For Israel, Now What?


It certainly has been quite a week!

After multiple deadline extensions and a successful wrangling of Congress by the White House to allow the Iran negotiations to proceed — through an extended review period of any deal that would allow legislators on Capitol Hill the chance to approve or disapprove what was hammered out in Vienna — the negotiators of six nations led by Secretary of State John Kerry emerged alongside Iranian Foreign Minister Javad Zarif to triumphantly announce the agreement.

Kerry and Energy Secretary Ernest Moniz — as well as everyone else allied with the White House, from Vice President Joe Biden on down to J Street President Jeremy Ben-Ami — have been hitting the pavement and banging on doors to now sell the deal to a skeptical Congress and public. As you’ll read in this week’s JT, on the other side stand Israeli Prime Minister Benjamin Netanyahu, Israeli opposition leader Yitzhak Herzog, AIPAC, Democratic Sen. Robert Menendez of New Jersey and others who argue that the price of the agreement — an easing of economic sanctions after eight to 10 years and a total sunset on nuclear restrictions after 15 years — was not worth getting Iran to submit to inspections of non-declared nuclear sites after a 24-days’ notice.

Whose side you are on might be beside the point, because now that the U.N. Security Council has signed off on the deal, any review by Congress will likely be moot. Which is why a little-noticed comment amid the full-court press by Kerry and his team is so important.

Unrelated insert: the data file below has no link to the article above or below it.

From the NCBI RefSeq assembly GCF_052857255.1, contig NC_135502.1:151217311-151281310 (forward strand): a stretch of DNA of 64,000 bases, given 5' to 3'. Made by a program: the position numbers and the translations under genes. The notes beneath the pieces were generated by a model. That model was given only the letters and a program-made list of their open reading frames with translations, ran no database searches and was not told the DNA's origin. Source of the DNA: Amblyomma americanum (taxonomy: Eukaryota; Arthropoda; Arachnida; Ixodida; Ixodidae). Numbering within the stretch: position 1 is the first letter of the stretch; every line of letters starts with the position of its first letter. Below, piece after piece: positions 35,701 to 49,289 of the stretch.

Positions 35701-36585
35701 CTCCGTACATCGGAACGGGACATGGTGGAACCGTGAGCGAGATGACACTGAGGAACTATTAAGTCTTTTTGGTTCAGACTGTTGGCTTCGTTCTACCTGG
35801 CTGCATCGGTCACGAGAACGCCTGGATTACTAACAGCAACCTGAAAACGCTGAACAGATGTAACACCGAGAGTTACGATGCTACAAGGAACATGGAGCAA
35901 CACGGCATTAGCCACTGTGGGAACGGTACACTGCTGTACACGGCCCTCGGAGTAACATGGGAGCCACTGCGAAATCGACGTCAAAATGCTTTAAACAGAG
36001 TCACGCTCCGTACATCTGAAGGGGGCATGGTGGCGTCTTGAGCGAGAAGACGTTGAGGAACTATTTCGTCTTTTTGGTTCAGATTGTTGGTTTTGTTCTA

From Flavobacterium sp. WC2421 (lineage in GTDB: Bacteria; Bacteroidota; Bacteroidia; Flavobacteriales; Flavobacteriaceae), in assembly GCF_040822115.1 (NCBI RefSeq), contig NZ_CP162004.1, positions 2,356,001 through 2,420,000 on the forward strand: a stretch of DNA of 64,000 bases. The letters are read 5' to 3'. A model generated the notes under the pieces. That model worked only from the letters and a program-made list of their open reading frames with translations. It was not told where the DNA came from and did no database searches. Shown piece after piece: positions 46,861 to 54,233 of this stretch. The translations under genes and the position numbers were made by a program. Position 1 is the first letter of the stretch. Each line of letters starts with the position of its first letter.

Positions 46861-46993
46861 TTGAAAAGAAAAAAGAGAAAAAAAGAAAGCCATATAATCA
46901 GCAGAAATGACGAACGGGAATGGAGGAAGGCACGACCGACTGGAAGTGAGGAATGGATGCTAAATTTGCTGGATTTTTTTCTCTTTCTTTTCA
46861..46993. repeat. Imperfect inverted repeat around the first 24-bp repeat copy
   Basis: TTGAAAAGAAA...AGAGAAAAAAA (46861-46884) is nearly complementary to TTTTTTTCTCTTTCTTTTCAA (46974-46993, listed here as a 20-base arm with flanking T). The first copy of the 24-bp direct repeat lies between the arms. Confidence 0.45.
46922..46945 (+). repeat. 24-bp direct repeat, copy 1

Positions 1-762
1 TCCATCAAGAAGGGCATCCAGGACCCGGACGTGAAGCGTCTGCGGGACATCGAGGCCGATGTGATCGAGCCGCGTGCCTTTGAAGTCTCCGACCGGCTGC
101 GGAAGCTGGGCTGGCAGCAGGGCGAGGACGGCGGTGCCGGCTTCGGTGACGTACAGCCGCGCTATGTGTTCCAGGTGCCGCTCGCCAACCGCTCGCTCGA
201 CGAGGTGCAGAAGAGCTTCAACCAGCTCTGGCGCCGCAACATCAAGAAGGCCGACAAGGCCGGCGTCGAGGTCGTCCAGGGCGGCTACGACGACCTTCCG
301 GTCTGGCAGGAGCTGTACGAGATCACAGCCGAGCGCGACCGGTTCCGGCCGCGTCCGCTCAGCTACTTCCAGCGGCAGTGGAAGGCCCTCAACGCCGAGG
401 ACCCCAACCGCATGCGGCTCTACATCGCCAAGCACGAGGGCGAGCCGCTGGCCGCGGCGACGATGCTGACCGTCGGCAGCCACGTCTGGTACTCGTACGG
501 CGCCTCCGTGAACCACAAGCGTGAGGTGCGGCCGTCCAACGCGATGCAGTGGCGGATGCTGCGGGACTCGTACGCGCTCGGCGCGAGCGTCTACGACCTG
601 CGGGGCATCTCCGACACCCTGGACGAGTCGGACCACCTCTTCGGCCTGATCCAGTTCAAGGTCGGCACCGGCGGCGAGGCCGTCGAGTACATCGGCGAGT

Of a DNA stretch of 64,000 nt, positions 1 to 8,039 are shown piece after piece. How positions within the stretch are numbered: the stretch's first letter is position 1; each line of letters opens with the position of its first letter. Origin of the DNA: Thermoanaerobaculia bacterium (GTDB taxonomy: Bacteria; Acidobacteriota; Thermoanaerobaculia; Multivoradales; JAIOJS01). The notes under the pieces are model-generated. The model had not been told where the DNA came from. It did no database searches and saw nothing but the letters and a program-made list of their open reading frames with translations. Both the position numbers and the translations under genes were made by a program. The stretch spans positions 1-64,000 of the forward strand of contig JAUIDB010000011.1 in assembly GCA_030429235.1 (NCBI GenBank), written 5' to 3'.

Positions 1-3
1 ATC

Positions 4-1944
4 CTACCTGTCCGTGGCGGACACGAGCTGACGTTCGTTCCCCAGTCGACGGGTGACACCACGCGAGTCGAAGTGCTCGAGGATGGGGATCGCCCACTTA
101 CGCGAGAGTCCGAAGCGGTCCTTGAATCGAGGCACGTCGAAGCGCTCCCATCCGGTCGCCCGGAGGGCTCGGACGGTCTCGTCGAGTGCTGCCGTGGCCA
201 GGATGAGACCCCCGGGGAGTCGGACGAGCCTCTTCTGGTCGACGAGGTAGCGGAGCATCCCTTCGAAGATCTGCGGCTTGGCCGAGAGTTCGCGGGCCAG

In what was either an instance of a likely exhausted diplomat misspeaking or a rare window into what a high-ranking administration official is really thinking about a foreign policy long game, Kerry told CBS’s John Dickerson on “Face the Nation” of the larger regional impact of the Iranian deal.

“What we know … is that an Iran without a nuclear weapon is a very different country than Iran with one,” Kerry said in the July 17 interview that aired Sunday, “and that a Middle East without a nuclear weapon is a safer Middle East.”

Whether or not you agree with his assessment that a region devoid of nuclear weapons is a safer one — some have long argued that a credible nuclear threat actually decreases the threat of long-term warfare and guarantees diplomacy as the ultimate venue for deciding a conflict — this agreement does not result in a nuclear-free Middle East. Israel has long held nuclear weapons — officially, the country embraces a “neither confirm nor deny” posture — as a last line of defense against annihilation.

So was Kerry subconsciously revealing a larger strategy of now pushing for Israel to join the Non-Proliferation Treaty as many of the Jewish state’s enemies and other countries have wanted it to do for some time? Indeed, what does the administration seek to do in the Middle East now that it feels, in the words of President Barack Obama, Iran has been prevented from “every pathway” to a nuclear bomb?

Sometimes, proper strategy demands choosing to maneuver within the current reality instead of seeking to change it. Now that the reality has already changed — Israel, despite arguing against an Iranian deal, now finds that an agreement has been not only signed, but also accorded the status of international law — perhaps it’s time to see what can be done within the confines of the agreement itself. Have Israel and those who support her figured out when the next shoe will drop and what it will look like? If not, we better start now.

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